Visitor Activities

  • Hunting

    Man and boy wearing hunting orange - USFWS.

    Please download our Hunt Brochure to read and understand all Refuge hunting rules and regulations.

    2017 Hunt Regulations and Information Brochure

     -Portions of Great Meadows National Wildlife Refuge are open for waterfowl (ducks and geese) and white-tailed deer (archery-only) hunting. Please see the Hunt Brochure for maps of the areas that are open to hunting

     -All youth hunters (12-17 years old) must obtain a Youth Hunt Permit, which is free other than an online processing fee.

     -All active-duty military members, seniors (at least 62 years of age) and permanently-disabled individuals receive a 50% discount on hunt permit fees.

     -We will be open for the Massachusetts Youth Waterfowl Hunt on September 22nd and October 6th 2018 

     -Please see the flyer below for Refuge hunt seasons:

     2017-2018 Refuge Hunt Flyer

    Hunters seeking to purchase permits for the 2018-2019 season:

     Please visit this web address to purchase your permits:

     https://easternmarefuges.recaccess.com

    Applicable refuge hunting dates and times correspond to state regulations, please see state abstracts for details (https://www.mass.gov/files/documents/2018/01/12/MassWildlife-hunting-fishing-seasons-2018.pdf and https://www.mass.gov/files/documents/2018/08/10/MassWildlife_MigratoryGameBirdRegs_2018-2019_0.pdf)

    Learn More
  • Fishing

    Adult and child fishing on the refuge - USFWS.

    Fishing is allowed from boats on the Sudbury and Concord Rivers or from riverbanks in accordance with state regulations. No fishing from any refuge pond or the impoundments in Concord is allowed.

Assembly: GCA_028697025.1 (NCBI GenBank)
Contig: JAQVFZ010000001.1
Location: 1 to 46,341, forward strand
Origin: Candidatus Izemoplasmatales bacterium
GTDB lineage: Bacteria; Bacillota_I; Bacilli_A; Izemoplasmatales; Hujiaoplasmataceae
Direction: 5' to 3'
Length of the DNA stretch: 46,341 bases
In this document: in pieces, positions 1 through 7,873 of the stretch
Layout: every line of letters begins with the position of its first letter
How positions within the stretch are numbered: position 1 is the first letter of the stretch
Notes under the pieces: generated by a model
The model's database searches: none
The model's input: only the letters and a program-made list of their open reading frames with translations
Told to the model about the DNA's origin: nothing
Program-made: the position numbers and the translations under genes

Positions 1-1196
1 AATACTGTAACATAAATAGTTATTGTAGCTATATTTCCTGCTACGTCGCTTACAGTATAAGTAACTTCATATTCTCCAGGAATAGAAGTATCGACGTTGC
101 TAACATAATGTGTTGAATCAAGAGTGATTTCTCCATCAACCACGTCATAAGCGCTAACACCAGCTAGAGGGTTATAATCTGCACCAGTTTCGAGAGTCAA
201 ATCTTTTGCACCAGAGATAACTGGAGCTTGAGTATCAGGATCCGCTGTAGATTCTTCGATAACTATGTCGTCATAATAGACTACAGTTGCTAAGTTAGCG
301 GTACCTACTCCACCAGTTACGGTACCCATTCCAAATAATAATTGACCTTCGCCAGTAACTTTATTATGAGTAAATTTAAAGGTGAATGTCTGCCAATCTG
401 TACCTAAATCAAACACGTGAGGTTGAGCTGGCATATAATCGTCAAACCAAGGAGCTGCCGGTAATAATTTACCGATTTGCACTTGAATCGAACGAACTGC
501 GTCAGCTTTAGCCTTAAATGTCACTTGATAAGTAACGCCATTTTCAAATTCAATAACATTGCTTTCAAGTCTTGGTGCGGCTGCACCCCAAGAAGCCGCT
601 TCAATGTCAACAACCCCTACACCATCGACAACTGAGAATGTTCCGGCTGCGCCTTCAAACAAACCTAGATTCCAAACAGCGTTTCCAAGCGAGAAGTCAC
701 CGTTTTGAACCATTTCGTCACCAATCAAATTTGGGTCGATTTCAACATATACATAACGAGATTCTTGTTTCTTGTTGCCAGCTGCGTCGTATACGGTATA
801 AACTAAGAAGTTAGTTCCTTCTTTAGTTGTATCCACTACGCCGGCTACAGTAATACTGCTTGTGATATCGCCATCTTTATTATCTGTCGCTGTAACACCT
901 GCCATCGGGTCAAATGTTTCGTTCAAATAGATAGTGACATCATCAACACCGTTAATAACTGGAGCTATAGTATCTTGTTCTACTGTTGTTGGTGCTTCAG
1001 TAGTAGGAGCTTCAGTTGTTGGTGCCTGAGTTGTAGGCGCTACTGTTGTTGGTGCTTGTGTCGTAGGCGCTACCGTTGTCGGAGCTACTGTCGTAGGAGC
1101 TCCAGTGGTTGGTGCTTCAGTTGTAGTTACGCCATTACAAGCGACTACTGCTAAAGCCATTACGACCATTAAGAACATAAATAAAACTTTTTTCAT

• Wildlife Viewing

    Looking through binoculars - USFWS.

    Great Meadows National Wildlife Refuge is a popular destination for birders and others who enjoy observing. Accessible trails at both the Concord and Sudbury units of the refuge provide visitors with a unique window through which to view and experience the natural world. The 2.5 mile trail system in Concord on Monsen Road provides the best wildlife viewing on the refuge. This site has a restroom, a wildlife observation tower, a wildlife observation platform, and direct access to the Concord River.

    Bird brochure (pdf)

  • Interpretation

    School group on the refuge - USFWS.

    Interpretive information and general information is posted on kiosks throughout the refuge. Pick up an “Upcoming Programs at Your Local National Wildlife Refuges” flier at one of our kiosks or in the visitor center. These fliers come out every month with free public programs available to adults, children and families. Pick up a trail brochure for interpretive trail guides for the trails at Weir Hill and the Concord Impoundments. The Sudbury Unit hosts an Annual Fishing event for Riverfest weekend in June. Concord naturalist Cherrie Corey hosts walks throughout the seasons, check her blog for information - http://sense-of-place-concord.blogspot.com/

     Sudbury Unit Trail Brochure (pdf)

     Concord Unit Trail brochure (pdf)

  • Environmental Education

    School group on the refuge - USFWS.

    Refuge staff and volunteers provide a variety of environmental learning experiences for schools and other groups throughout the year. Occasionally scheduled workshops support the professional development needs of area teachers. The environmental education programming is centered out of the Visitor Center at the Assabet River NWR. If you are interested in these types of opportunities, please write or call the refuge at 978-562-3527.

  • Photography

    Photographer on the refuge - USFWS.

    Great Meadows National Wildlife Refuge is a popular destination for birders and others who enjoy photographing wildlife. The habitats and wildlife are dependent on seasonal changes. Each season brings a unique change to the landscape and what wildlife you’re able to see. Throughout most of the year at Concord visitors are likely to see Great Blue Herons hunting for fish and muskrats swimming or eating vegetation. At the beginning of spring a diversity of migratory birds and hawks can be seen from the wildlife observation tower. Red-winged Blackbirds are a common sight on the trails at the start of spring.

    Launching, landing, or operating an aircraft to include unmanned aircraft (drone)from or on lands and waters administered by the US Fish and Wildlife Service is prohibited, 50 CFR 27.34